I visited three breweries while I was there, just a dent on the potential 7+. I’d strongly recommend the Raquette River Brewery for the interesting flavours; ever had strawberry and cilantro before? Save space for some of the pulled pork from the van next door. I can’t personally vouch but the plates some of the patrons were bringing back had me drooling.

And all the wineries

And if you’re going to hit up the breweries it’s only fair to check out the wineries too. There’s a whole wine trail in the Adirondacks that’s getting more and more additions as the years go by. The Vesco Ridge Vineyard up at Tupper Lake was one of my favourites. The owner, Dan, started with a kit to home brew and seven years later he now has a tasting room, a vineyard and a whole winery set up. You can test a flight of wine for around $5. Make sure to try the wine ice cream, and the wine jelly, too.

On that note, I don’t feel like I can make it a separate point but it should be, there’s also many a cidery around in the Adirondacks. It’s one of the biggest apple producing regions in the world.

Schedule time for the Elfs Farm Cidery in Plattsburgh. I thought I’d gone off cider, but all I needed was some of the good stuff from here. I even bought a few cans to bring all the way back to England, it was that good. It’s also just a really cool bar with a sweet vibe; I’d definitely like to spend some more time here one day.

Learn about the American Revolution

Now, I’m not that big on my American history, in fact I barely knew a thing, but a visit to the Fort Ticonderoga and the Adirondacks Museum definitely gave me a lot to think about.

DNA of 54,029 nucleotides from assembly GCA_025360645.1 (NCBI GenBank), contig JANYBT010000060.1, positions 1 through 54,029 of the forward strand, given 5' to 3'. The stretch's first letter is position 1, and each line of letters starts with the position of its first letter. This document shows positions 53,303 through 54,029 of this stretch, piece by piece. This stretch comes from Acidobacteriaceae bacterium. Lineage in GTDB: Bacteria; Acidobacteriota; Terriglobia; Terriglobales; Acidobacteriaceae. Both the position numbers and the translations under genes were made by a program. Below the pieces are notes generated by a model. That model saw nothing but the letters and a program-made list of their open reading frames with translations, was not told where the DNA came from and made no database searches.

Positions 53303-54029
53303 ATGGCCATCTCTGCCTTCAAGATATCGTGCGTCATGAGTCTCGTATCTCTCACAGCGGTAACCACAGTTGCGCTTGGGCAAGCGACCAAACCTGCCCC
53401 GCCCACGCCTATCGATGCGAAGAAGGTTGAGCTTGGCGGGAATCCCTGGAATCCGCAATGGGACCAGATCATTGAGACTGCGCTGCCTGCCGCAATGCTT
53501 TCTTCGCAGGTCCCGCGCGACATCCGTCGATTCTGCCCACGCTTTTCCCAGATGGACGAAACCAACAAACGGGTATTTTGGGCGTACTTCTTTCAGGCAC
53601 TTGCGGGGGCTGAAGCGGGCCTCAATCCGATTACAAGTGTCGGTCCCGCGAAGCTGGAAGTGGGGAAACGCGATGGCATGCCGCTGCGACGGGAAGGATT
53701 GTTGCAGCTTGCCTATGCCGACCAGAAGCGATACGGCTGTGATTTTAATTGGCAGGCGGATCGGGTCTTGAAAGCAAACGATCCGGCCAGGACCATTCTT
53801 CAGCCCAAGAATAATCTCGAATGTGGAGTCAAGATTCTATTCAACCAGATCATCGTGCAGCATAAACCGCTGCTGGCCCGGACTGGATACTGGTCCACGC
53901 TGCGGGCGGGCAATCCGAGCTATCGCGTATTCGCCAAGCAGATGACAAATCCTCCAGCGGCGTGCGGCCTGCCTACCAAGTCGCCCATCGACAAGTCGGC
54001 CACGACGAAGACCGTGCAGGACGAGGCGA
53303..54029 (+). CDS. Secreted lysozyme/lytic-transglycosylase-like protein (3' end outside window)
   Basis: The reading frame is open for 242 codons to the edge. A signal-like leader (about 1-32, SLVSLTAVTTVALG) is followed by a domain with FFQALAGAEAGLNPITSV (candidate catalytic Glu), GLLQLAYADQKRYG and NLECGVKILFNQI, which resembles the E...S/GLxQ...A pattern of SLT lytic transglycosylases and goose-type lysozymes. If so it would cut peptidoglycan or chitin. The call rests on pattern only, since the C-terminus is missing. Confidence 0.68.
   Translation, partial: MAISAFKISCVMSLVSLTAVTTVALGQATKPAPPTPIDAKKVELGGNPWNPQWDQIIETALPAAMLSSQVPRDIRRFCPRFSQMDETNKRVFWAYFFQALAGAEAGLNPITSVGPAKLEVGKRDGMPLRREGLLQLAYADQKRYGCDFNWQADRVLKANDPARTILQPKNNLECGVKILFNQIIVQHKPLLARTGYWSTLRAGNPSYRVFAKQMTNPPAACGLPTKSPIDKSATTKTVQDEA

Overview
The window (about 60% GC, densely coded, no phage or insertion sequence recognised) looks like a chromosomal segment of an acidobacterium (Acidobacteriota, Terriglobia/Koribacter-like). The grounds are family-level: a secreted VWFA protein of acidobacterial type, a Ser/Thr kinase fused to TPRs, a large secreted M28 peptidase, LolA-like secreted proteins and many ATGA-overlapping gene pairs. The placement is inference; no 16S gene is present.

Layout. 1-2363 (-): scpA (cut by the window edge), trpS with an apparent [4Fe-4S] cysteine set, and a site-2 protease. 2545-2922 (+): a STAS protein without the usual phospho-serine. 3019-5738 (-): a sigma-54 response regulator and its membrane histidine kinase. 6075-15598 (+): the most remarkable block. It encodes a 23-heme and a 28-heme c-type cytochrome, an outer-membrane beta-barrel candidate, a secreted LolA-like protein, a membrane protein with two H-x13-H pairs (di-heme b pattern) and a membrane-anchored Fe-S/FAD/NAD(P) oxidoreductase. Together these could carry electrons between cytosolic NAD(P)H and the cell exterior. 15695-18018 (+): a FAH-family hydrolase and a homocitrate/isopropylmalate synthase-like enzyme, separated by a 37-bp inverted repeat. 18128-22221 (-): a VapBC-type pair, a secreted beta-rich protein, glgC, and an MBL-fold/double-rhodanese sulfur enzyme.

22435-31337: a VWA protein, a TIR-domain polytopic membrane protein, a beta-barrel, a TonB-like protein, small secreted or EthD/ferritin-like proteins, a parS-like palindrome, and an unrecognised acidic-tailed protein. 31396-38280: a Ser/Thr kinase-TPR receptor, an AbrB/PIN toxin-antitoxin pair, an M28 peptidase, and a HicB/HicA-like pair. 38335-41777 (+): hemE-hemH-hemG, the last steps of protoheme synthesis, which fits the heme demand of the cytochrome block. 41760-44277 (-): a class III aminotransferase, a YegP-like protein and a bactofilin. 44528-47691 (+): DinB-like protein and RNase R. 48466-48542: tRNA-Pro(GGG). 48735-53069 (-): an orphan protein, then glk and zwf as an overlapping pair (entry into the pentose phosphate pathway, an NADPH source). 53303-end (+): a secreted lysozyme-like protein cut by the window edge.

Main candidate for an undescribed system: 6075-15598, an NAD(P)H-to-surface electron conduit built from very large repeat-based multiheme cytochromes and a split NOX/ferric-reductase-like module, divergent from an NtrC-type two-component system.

Fort Ticonderoga is run like one big re-enactment. They change the year they’re replicating every year. All the costumes, rooms, armoury, food they’re seen to use has to be reminiscent of that year. The staff make their own costumes and even have to eat what they would’ve at the time – which was pea soup when I was there – every single day.

There’s a whole exhibit of clothing and weapons from the British Army here – which includes one of only five 18th Century blankets left in the world today.

The Adirondacks Museum claims to cover where the American Revolution began. They have one of the most impressive collections of cars, trains, carriages and sleds throughout the years that I’ve ever seen. They also had buildings on the 11,230-acre site that had been left as they were, some with a sound installation to help you imagine you’re in the house as it would’ve been back then. There’s a whole room dedicated to the long held Adirondacks tradition of canoe making. It was fascinating to watch them working on one while I was there.

For the road trip

If you want to spend more time exploring rather than sitting in the car, but you still want a road trip, the Adirondacks is the perfect distance. You could cover a good amount and do a lot within a week, or stay longer if you want to explore more of those 46 mountain peaks. The roads are big, they’re relatively quiet and the forest and lake scenery is stunning.

I loved my week in the Adirondacks. It’s a hidden hive of action sports in America and I’ll definitely be back again, asap. Hope to see you there!